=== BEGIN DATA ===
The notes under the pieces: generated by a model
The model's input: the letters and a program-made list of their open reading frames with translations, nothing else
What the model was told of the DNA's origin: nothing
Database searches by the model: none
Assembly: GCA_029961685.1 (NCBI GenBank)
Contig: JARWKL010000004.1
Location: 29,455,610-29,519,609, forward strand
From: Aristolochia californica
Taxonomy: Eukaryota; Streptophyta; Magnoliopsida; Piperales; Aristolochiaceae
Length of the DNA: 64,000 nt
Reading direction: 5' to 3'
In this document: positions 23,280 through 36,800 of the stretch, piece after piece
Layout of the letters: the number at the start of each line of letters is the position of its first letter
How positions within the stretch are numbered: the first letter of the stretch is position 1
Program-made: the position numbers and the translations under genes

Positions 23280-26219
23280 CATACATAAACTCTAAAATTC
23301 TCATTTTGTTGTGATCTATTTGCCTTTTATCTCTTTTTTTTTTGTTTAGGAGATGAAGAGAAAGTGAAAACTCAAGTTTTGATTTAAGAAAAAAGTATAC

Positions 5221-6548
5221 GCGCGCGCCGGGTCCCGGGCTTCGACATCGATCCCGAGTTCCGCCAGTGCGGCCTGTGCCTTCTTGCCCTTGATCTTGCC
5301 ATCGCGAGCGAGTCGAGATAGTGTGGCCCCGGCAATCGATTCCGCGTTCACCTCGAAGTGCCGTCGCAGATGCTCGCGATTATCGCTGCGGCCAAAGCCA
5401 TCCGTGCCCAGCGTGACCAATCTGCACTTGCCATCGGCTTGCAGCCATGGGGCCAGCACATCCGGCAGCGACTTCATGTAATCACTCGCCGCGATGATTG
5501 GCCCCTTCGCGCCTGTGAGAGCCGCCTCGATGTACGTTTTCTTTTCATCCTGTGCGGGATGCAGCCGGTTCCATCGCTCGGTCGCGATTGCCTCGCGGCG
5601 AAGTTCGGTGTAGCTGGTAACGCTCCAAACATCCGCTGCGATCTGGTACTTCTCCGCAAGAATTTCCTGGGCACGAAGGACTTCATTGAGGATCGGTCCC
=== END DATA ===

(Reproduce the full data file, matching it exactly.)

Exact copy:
The notes under the pieces: generated by a model
The model's input: the letters and a program-made list of their open reading frames with translations, nothing else
What the model was told of the DNA's origin: nothing
Database searches by the model: none
Assembly: GCA_029961685.1 (NCBI GenBank)
Contig: JARWKL010000004.1
Location: 29,455,610-29,519,609, forward strand
From: Aristolochia californica
Taxonomy: Eukaryota; Streptophyta; Magnoliopsida; Piperales; Aristolochiaceae
Length of the DNA: 64,000 nt
Reading direction: 5' to 3'
In this document: positions 23,280 through 36,800 of the stretch, piece after piece
Layout of the letters: the number at the start of each line of letters is the position of its first letter
How positions within the stretch are numbered: the first letter of the stretch is position 1
Program-made: the position numbers and the translations under genes

Positions 23280-26219
23280 CATACATAAACTCTAAAATTC
23301 TCATTTTGTTGTGATCTATTTGCCTTTTATCTCTTTTTTTTTTGTTTAGGAGATGAAGAGAAAGTGAAAACTCAAGTTTTGATTTAAGAAAAAAGTATAC

Positions 5221-6548
5221 GCGCGCGCCGGGTCCCGGGCTTCGACATCGATCCCGAGTTCCGCCAGTGCGGCCTGTGCCTTCTTGCCCTTGATCTTGCC
5301 ATCGCGAGCGAGTCGAGATAGTGTGGCCCCGGCAATCGATTCCGCGTTCACCTCGAAGTGCCGTCGCAGATGCTCGCGATTATCGCTGCGGCCAAAGCCA
5401 TCCGTGCCCAGCGTGACCAATCTGCACTTGCCATCGGCTTGCAGCCATGGGGCCAGCACATCCGGCAGCGACTTCATGTAATCACTCGCCGCGATGATTG
5501 GCCCCTTCGCGCCTGTGAGAGCCGCCTCGATGTACGTTTTCTTTTCATCCTGTGCGGGATGCAGCCGGTTCCATCGCTCGGTCGCGATTGCCTCGCGGCG
5601 AAGTTCGGTGTAGCTGGTAACGCTCCAAACATCCGCTGCGATCTGGTACTTCTCCGCAAGAATTTCCTGGGCACGAAGGACTTCATTGAGGATCGGTCCC